For trips with lengthy portages such as Webster Stream, the East Branch of the Penobscot and when taking part in shorter sections of the Northern Forest Canoe Trail, you’ll want to skip the bulky cooler and go with a soft pack with shoulder carry or back pack style straps. I just purchased 2 deluxe food packs from Cooke Custom Sewing, these durable soft packs are made for canoe camping, have nice shoulder carrying straps and are lined with closed cell foam. We’ll use these packs as produce packs for fruits and vegetables and on shorter canoe trips with long portages as a cooler. While most produce does not need refrigeration, we often place a 2-quart frozen jug a water wrapped in newspaper so as to prevent direct contact with certain fruits & vegetables which can ruin them. On shorter trips with lengthy portaging, I’ll use a smaller soft pack to include steaks, breakfast meats, meat for sauces, cold cuts & sliced cheese. It sure is nice on a guided canoe trip to use these types of foods verses canned, freeze dried or dehydrated options.

Old Town canoe trip meal planning camp stove picnic paddle portage

STORING NON-COOLER FOODS ON CANOE TRIPS

While there are many options for storing and transporting foods on canoe trips, I like to use 30-liter blue recreation barrels, not only are they water and bear proof, these smaller containers can be distributed amongst the canoes easier (verses large heavy bulky boxes), strapped or tied in with little worry about losing you food in the event a canoe upset.

COOKING FOOD ON CANOE TRIPS

Here in the Northeast, we do almost all of our cooking over an open fire. You’ll want to research your planned river trip to find out what the regulations are when it comes to open fire and cooking. For example, while the Green River Float Trip in Utah’s Ashley National Forest provides campsites that include picnic tables, benches, tent pads and a fire ring for campfires, the Grand Canyon River Trip in the Grand Canyon National Park requires bringing a stove for cooking and has strict guidelines on fires for warming and aesthetics.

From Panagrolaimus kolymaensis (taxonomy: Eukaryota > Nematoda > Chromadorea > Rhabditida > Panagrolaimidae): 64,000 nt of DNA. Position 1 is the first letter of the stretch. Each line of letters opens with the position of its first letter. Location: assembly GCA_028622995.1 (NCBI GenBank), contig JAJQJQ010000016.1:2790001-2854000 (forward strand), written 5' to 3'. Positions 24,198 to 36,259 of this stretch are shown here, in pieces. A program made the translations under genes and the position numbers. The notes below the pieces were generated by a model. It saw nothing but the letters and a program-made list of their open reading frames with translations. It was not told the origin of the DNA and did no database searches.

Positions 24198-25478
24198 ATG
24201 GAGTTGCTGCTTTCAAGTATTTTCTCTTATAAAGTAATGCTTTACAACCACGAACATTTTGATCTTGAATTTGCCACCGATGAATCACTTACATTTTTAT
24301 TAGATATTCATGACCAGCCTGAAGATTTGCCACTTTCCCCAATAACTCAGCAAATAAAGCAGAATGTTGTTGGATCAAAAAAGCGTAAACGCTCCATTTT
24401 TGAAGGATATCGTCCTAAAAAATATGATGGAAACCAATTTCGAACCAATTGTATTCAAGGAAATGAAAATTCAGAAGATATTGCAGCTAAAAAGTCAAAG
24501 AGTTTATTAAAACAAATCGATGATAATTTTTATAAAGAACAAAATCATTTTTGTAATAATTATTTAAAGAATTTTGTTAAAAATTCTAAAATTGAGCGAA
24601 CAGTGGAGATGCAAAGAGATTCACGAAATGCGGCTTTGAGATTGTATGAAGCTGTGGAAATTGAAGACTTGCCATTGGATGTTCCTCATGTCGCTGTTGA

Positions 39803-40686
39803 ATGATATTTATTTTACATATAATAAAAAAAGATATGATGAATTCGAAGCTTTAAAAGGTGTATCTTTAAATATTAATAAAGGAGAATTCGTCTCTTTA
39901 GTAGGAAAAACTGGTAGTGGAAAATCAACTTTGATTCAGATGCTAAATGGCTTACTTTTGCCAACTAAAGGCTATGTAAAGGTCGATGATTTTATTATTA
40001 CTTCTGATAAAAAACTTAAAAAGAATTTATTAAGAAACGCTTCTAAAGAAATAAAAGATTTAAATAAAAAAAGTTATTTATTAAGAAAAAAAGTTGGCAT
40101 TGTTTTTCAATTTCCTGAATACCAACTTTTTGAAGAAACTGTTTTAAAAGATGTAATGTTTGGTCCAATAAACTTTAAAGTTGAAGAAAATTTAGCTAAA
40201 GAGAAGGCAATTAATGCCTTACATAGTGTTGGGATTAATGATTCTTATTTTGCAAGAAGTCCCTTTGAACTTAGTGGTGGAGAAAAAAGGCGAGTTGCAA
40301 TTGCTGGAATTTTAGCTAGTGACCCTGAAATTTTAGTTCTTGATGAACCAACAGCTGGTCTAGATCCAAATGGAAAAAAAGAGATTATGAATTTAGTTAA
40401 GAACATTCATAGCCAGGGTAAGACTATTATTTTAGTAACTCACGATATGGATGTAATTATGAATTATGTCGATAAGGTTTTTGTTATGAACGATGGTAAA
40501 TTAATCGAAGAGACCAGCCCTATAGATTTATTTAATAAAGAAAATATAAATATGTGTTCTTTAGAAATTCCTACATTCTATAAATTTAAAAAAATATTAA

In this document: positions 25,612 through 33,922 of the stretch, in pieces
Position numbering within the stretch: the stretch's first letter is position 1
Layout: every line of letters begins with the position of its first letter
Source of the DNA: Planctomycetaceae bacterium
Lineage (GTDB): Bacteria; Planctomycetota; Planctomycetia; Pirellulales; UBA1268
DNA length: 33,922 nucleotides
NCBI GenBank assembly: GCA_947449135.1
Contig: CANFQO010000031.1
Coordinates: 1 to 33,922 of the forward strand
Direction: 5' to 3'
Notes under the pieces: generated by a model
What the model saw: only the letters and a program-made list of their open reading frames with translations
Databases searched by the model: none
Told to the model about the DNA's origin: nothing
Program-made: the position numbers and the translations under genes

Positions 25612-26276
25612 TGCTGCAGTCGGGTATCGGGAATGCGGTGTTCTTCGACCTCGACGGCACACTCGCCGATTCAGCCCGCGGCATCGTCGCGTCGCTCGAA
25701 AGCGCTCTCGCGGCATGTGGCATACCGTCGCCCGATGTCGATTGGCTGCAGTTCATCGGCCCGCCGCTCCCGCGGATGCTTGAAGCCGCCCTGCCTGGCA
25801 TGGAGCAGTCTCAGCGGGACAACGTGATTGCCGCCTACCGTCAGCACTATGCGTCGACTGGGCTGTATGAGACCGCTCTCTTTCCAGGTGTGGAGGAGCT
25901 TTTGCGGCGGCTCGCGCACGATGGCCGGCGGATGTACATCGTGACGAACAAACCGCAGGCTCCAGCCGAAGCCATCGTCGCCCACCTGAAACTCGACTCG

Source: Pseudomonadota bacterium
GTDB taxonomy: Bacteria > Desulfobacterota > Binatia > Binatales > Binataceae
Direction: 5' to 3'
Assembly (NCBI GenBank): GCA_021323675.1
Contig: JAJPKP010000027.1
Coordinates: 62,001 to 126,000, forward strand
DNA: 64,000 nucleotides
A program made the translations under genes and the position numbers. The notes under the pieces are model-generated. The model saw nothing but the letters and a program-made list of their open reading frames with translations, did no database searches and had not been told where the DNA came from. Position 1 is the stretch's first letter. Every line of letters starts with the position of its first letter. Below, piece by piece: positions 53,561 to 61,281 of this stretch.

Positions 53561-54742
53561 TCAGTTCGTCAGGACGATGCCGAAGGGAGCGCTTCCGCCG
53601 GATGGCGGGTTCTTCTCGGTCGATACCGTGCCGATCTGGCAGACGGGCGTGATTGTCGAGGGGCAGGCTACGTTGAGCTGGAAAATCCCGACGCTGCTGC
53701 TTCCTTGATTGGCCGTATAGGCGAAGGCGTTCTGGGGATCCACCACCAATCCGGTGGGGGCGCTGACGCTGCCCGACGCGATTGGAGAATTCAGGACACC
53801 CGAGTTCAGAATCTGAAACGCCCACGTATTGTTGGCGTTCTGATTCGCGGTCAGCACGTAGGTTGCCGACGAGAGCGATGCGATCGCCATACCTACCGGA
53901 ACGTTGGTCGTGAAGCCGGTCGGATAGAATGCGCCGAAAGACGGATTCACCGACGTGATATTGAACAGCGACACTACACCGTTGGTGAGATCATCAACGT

BAKING DESSERTS AND BISCUITS

Reflector ovens are quite common but can be bulky to transport unless they are of the collapsible kind. We use food grade aluminum Dutch oven style rectangle baking dishes. This style nestles and stores much easier than the traditional Dutch oven pot which is also quite heavy. First, we preheat the top and bottom over the open fire and remove some coals and place them on a level area. Next, place the bottom section on the coals (no flame to prevent burning), add oil (to prevent sticking) and ingredients. Next place the lid over the top and build a twig fire on the lid. Depending on what you are cooking, biscuits often take about ten minutes while brownies 20 minutes or longer. These baked dishes can be extremely hard to find and we do have a contact in New Brunswick, Canada for these bake style dishes (contact Dave for more info).